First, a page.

Saving PVC from landfill
As recently as four years ago, polyvinyl chloride (PVC) was so difficult to recycle that people would pay for scrap PVC to be taken away. PVC is a durable and long-lived polymer. It is used in all kinds of things, from flooring to cables and medical supplies.
“People would pay us to collect PVC. The going rate was $150 a ton for us to collect it,” said Jack Fitzgerald, Director of Think Fencing at Port Arlington in Victoria. As manufacturers of fencing and decking products, Think Fencing became interested in recycling PVC around 10 years ago.
“I was very much motivated by sustainability,” said Fitzgerald. “I was going out to companies that manufacture PVC. Mindboggling amounts was going into landfill. The questions I asked back in my naïve days is why aren’t we recycling this? Why can’t we use it?”
PVC recycling in Australia
PVC is one of the top four polymers consumed in Australia by weight. However, according to the Australian Plastics Recycling Survey for 2018-19, it had one of the lowest reported recovery rates of any polymer. These rates can be difficult to measure accurately in the case of a long-lived polymer such as PVC. To address this, a team at CSIRO has interviewed manufacturers and recyclers to learn more about the issue.
“What emerged from speaking to a number of different manufacturers was that it is very hard to assess the material composition of a sample of shredded PVC,” Dr Schuyler said.
“As a recycler or compounder they are bringing in used PVC to turn into recycled PVC pellets. It’s hard to accept samples that are pre-ground because you don’t know what they are made of. So it becomes really hard to work with it. Quality control is really quite challenging.”
According to Fitzgerald there are around 5000 different formulations of PVC in use in Australia. These different formulations provide PVC with the specific properties that make it useful for a wide range of products. From shoe soles to hoses to guttering and IV bags in hospitals. This diversity makes PVC challenging to recycle because you need to know what’s in your PVC. This is potentially a technically challenging and costly task.
“The only way to recycle material is to get a batch of a known formulation. You would then test that material and find out how much heat stabiliser is in it. You would then slowly add additional heat stabilisers and lubricants to that formulation until it processes the way it should.” explained Fitzgerald.
Incorporating recycled PVC into products
The CSIRO report found that in Australia with small volumes and large distances, the cost of logistics is another challenge for recycling PVC. Long-lived and used predominantly in construction and infrastructure, PVC can often be too contaminated to be recycled.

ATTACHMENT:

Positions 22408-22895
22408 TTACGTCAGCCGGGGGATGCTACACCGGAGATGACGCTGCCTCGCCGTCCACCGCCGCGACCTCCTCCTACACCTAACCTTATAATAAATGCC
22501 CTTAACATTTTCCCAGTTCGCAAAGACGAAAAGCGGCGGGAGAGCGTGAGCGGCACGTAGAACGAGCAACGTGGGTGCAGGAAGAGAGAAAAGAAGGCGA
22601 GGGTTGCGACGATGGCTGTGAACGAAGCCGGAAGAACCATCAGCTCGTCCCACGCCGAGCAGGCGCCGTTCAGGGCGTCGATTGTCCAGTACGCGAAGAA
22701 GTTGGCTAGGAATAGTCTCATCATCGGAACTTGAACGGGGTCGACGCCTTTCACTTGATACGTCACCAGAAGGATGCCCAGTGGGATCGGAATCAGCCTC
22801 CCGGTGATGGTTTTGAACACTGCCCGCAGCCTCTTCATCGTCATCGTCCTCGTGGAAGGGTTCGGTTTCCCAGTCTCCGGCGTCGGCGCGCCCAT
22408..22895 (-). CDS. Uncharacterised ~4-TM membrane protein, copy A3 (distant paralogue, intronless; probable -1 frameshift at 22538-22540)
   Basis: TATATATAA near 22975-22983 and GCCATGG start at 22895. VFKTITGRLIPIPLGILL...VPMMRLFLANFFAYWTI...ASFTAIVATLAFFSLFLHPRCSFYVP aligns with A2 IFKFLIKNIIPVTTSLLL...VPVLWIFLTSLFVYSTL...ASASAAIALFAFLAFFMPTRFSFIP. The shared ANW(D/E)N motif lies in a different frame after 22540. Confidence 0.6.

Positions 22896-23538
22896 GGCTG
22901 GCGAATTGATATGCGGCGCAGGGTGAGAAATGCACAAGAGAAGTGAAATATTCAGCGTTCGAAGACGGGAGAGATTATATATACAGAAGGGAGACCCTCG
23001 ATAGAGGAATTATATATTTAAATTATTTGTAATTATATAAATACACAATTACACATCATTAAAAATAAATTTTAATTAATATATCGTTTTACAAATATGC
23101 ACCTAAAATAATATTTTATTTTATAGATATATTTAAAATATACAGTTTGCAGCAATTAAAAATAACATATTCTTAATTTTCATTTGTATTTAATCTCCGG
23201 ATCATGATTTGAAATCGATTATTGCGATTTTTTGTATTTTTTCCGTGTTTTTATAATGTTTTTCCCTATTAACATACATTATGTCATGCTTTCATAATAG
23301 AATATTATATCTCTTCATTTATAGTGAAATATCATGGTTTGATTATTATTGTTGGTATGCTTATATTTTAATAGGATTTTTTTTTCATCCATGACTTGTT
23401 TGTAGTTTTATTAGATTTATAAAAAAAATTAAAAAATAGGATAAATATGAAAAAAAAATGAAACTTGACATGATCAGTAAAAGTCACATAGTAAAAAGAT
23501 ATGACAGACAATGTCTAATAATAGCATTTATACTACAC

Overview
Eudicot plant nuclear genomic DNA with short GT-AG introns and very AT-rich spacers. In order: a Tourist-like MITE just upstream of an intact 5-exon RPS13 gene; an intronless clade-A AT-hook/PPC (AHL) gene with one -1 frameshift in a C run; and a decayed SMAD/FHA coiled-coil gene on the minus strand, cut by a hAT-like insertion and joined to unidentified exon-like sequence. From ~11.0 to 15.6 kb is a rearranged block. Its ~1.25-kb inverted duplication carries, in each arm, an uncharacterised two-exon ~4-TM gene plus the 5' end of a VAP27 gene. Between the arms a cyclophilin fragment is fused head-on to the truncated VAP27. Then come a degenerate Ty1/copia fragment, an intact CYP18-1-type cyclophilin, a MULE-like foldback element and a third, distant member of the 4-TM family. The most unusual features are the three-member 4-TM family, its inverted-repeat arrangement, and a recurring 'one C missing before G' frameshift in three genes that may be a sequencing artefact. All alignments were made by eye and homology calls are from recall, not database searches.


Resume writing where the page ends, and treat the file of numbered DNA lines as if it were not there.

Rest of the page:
Historically, using virgin PVC resin has provided a number of benefits over recycled including cost and colour. This has given manufacturers little incentive to utilise recycled PVC in their products.
But with a number of converging factors on the horizon, recycled PVC may soon have its day in the sun. Commodity prices for PVC resin have risen steeply. This provides a financial incentive to utilise recycled PVC in manufacturing. Plastic waste is a major environmental issue and Australian consumers are demanding change. The Australian Government has set a target of 80% waste recovery by 2030 in its National Waste Action Plan.
Over the last decade, Think Fencing has developed products and processes that allow them to utilise a proportion of recycled PVC in their fence and decking products. They are teaming up with a cross-disciplinary team at CSIRO, led by Dr Schuyler, to take things to the next level.
The project, funded by Sustainability Victoria, aims to develop a tool that can analyse the composition of PVC. This could allow PVC of otherwise unknown origin and composition to be recycled. This would save it from landfill.
“Having a pre-knowledge of what you’ve got in a sample is going to expand the scope of PVC that can be recycled,” Dr Schuyler said.
Breaking down material specifications
Dr Schuyler’s team are currently exploring which technology will work best in the analyser tool. Once the device is developed, it will be tested with Think Fencing’s PVC extrusion system, inline or as a standalone device. The aim is for the device to analyse the percentage of PVC in a sample. It will also analyse the lubricant, filler and heat stabiliser used. Recyclers can then use this information to tell them what additives are required to recycle the material.
Fitzgerald says the analyser could be a game changer.
“The potential is huge,” he said. “We will be able to basically take any rigid PVC from anywhere and produce a finished product.”
Following the development of the analyser, CSIRO plans to develop a sample library that will operate almost like a recipe book. It will provide recyclers with recipes to produce particular materials out of the PVC ingredients they have available.
Dr Schuyler’s team will also work to draft material specifications to guide manufacturers in relation to the characteristics of recycled PVC.
“The idea of having material specifications gives both the manufacturers, as well as the recyclers, something to shoot for,” she said.
“The development of standards for PVC recycling can help to overcome one of the biggest challenges for recycling PVC – the perception by some that it is worthless. Standardisation across the PVC value chain from manufacturer to finished product could shift the perception of recyclable material from ‘scrap’ to ‘commodity’.”